Update (3:26 PM ET): Portugal’s governing coalition today saw its second major loss in two days, as Paulo Portas, the foreign minister and leader of the Democratic and Social Center-People’s Party (CDS-PP), tendered his resignation.
Meanwhile, EU authorities have given Greece three days to deliver on promises it’s made to the troika—the group composed of the International Monetary Fund (IMF), the European Central Bank, and representatives of European countries, which is monitoring the euro debt crisis.
Clearly, Greece and Portugal are fighting to be the most scary country in the euro this week.
Portugal faces new political unrest with the loss of Portas and CDS-PP’s 24 votes in parliament. Although the failure of the coalition wouldn’t necessarily wrest government control from prime minister Pedro Passos Coelho’s Social Democratic (PSD) party, they would face deeper rivalry from other parties. Coelho didn’t accept Portas’s resignation, and said that he wouldn’t resign himself or call for new elections.
Portas’s resignation comes just on the heels of another: that of Portugal’s finance minister, Vitor Gaspar. An independent, Gaspar was one of the most vocal advocates of fiscal austerity, which has taken a toll on Portugal’s economy. Although he was quickly replaced, the move suggests even deeper unrest at the top.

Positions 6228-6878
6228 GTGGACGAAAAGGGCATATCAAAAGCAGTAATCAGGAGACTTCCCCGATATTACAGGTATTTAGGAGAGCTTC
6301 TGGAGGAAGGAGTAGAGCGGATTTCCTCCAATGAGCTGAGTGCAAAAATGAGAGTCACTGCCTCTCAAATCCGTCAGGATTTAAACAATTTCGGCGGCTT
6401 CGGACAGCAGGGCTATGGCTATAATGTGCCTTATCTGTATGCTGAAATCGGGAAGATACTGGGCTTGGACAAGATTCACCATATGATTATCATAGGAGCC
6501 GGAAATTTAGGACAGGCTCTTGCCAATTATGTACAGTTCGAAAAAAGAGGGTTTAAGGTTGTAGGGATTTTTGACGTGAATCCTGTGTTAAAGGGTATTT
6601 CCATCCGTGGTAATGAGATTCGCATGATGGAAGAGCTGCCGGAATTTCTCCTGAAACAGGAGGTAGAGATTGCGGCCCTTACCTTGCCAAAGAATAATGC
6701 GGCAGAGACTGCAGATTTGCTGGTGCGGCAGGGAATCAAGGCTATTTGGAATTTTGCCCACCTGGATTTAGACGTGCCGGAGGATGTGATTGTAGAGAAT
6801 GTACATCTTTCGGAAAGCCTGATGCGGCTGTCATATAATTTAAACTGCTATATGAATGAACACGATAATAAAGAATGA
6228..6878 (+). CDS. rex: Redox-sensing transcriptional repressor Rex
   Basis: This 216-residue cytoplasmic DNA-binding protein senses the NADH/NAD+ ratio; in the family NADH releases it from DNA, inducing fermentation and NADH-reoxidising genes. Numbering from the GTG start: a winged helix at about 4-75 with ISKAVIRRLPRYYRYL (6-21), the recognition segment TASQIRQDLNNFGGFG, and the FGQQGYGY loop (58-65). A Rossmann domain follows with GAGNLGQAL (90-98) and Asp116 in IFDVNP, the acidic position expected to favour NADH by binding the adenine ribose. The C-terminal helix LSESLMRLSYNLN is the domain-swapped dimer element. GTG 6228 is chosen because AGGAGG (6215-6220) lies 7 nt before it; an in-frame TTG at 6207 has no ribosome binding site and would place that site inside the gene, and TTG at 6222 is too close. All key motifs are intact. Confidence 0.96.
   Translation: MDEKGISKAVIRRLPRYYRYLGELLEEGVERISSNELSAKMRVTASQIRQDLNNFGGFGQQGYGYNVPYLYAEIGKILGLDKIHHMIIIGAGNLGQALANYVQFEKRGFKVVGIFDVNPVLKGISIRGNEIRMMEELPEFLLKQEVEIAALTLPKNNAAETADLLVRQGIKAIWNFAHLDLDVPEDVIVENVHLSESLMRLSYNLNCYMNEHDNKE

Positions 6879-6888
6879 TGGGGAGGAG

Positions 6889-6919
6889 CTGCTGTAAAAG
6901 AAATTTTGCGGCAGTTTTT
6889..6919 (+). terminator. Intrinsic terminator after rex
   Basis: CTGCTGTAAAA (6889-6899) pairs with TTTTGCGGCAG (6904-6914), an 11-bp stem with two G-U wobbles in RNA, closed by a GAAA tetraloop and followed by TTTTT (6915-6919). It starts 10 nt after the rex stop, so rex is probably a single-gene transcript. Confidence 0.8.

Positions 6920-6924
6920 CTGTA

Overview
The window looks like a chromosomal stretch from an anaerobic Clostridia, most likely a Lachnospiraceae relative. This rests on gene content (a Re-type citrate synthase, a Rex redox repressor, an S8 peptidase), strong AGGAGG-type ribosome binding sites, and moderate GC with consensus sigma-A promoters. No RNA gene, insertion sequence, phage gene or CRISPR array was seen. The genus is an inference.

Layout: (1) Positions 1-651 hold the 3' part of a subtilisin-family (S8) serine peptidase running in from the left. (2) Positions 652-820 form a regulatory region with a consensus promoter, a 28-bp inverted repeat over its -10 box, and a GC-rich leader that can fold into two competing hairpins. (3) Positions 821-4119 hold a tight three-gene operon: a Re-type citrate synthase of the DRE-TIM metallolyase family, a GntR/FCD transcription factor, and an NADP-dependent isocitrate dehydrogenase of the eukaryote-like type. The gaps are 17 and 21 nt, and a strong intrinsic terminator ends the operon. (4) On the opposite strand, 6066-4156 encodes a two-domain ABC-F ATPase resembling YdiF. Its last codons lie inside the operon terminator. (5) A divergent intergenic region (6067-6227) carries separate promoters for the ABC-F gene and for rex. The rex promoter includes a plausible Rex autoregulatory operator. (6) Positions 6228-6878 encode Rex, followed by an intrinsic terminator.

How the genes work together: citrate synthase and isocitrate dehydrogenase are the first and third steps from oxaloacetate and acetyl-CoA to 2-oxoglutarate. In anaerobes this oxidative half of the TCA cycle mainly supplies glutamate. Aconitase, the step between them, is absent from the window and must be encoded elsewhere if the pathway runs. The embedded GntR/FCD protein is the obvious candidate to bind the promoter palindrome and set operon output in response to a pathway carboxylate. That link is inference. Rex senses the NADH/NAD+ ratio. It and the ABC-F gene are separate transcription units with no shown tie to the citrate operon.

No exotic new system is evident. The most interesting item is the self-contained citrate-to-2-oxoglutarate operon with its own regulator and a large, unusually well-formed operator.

Not to be outdone, Greece now faces an ultimatum from the troika, one it will have a hard time fulfilling. The IMF has promised that it will no longer cut euro-zone leaders any slack in meeting their commitments to Greece’s €240 billion ($313 billion) bailout plan, because doing so would violate the fund’s rules. So euro-zone officials, unhappy with the progress Greece has made on privatizing state-owned industries and laying off public-sector workers, is dropping a lot of the IMF’s burden over to Greece. It’s unclear exactly how much money the country will have to raise to satisfy its creditors, but some estimates peg the budget shortfall at €3-4 billion.
All in all, not such a great outlook for two of Europe’s weakest economies. That weakness has carried over to the yield on both countries’ sovereign bonds (i.e., the price each would have to pay if they borrowed in the open markets today).